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Am J Respir Cell Mol Biol. 1990 Apr;2(4):321-6.

Human alveolar macrophage gene expression of interleukin-8 by tumor necrosis factor-alpha, lipopolysaccharide, and interleukin-1 beta.

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  • 1Department of Pathology, University of Michigan Medical School, Ann Arbor.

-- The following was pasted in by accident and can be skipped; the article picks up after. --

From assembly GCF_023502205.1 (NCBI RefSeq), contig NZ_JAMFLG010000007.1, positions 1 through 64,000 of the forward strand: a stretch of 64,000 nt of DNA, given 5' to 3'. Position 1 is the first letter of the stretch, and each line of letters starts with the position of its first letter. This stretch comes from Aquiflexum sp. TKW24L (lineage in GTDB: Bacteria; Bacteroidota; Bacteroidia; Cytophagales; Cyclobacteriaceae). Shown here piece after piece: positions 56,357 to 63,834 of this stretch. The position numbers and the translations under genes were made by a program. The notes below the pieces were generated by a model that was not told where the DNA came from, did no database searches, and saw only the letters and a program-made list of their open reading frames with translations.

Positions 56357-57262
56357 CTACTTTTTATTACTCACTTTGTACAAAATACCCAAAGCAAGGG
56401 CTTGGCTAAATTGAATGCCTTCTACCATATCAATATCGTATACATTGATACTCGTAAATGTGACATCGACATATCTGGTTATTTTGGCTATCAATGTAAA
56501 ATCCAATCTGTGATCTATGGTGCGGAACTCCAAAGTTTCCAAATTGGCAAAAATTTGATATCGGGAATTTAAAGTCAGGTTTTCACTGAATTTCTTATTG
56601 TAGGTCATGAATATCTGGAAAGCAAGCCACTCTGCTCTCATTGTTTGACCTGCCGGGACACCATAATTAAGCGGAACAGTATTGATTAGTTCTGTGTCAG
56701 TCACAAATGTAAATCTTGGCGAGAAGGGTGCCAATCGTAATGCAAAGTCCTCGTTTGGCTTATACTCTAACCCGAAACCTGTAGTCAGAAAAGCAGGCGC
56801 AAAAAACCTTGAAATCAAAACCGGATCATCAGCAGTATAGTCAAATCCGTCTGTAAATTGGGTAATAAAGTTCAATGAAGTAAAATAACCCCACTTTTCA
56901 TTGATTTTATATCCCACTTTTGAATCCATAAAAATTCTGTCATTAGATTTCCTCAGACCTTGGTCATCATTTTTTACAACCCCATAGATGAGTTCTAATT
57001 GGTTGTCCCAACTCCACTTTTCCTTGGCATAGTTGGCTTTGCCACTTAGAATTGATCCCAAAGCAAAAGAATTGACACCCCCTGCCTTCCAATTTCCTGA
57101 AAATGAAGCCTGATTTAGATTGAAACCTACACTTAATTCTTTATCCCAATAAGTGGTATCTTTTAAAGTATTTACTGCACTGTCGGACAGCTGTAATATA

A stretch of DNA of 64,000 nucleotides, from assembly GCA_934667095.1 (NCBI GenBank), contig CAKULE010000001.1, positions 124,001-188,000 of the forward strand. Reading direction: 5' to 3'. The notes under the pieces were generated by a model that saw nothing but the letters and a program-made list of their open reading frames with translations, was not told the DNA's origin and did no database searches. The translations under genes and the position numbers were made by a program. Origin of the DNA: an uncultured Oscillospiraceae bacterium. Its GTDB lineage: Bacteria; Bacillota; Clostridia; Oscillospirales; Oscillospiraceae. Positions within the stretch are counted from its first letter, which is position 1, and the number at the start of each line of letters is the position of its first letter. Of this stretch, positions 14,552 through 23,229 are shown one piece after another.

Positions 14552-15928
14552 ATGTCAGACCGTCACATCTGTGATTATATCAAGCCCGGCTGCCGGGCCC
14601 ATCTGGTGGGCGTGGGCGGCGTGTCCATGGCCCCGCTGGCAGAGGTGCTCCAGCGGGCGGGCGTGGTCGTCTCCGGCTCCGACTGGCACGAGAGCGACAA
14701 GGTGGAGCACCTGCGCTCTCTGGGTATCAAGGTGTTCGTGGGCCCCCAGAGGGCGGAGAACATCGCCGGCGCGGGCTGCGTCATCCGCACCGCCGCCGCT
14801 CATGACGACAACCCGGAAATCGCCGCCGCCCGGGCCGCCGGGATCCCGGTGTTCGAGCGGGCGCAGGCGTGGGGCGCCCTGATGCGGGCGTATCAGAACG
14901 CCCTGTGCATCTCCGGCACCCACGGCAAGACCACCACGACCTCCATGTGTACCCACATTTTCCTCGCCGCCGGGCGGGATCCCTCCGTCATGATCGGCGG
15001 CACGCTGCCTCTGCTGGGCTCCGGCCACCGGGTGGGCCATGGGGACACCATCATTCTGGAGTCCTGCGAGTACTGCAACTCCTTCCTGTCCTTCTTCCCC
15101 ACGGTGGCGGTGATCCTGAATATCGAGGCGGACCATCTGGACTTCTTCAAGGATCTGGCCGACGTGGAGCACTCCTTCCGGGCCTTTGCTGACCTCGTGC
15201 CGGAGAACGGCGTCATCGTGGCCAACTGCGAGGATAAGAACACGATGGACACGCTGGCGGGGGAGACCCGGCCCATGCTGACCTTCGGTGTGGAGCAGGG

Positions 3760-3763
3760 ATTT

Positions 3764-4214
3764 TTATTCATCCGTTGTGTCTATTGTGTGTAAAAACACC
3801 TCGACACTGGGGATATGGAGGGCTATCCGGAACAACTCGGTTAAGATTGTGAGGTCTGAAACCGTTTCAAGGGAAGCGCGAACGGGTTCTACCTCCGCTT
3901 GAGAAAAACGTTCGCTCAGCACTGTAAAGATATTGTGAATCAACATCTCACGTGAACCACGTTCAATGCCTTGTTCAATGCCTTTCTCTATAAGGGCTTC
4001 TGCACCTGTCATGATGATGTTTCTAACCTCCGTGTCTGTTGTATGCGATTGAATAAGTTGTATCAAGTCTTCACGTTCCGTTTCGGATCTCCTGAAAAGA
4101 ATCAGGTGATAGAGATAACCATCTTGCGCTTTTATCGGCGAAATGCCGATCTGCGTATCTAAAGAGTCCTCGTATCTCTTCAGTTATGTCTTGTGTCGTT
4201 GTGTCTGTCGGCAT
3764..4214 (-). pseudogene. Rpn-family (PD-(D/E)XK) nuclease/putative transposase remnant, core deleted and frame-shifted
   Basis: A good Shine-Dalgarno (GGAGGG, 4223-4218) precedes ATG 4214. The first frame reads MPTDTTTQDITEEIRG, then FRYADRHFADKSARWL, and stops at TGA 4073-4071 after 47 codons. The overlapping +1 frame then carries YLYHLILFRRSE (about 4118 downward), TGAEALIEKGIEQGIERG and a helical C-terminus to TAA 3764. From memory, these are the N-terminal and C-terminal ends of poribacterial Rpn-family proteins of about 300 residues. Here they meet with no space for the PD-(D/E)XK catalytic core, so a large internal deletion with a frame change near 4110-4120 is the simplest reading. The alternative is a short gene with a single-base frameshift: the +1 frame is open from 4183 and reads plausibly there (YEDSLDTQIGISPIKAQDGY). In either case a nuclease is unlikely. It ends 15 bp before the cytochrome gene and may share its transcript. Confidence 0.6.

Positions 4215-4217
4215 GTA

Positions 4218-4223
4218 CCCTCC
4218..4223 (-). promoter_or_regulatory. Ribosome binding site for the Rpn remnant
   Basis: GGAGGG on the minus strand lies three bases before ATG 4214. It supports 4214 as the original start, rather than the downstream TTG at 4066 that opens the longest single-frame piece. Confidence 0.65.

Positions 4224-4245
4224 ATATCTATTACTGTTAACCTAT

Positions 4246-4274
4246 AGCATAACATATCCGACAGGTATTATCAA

The alveolar macrophage (AMO) in its pivotal position for pulmonary host defense may play a prominent role in the orchestration of polymorphonuclear leukocyte (PMN) diapedesis. We demonstrate that the human AMO may participate in these inflammatory events through the production of a novel neutrophil chemotactic factor, interleukin-8 (IL-8). The induction of AMO-derived IL-8 by tumor necrosis factor (TNF), lipopolysaccharide (LPS), and interleukin-1 (IL-1 beta) was shown to be both dose and time dependent. Maximal IL-8 gene expression, as assessed by Northern blot analyses, was achieved with 20 ng/ml and 1 microgram/ml, respectively, for each of the cytokines and LPS. A kinetic study of TNF-, IL-1 beta-, and LPS-treated AMOs showed significant steady-state IL-8 mRNA accumulation post-stimulation at 1 h, peaking by 8 h, with a decline over the next 16 h. Immunohistochemical staining using rabbit anti-human IL-8 antibody demonstrated significant immunolocalization of cell-associated IL-8 antigen at 4 h, with persistence over the next 20 h. Chemotactic bioactivity peaked by 8 h, with continued production over the next 16 h. Chemotactic bioactivity from AMO-conditioned media was inhibited by IL-8 antiserum by 2, 31, 44, and 47%, respectively, for unstimulated control, LPS-, IL-1 beta-, and TNF-treated cells. Preimmune serum had no effect on chemotactic activity. These data support the central role of the AMO in the elicitation of PMNs into the lung via the production of IL-8.

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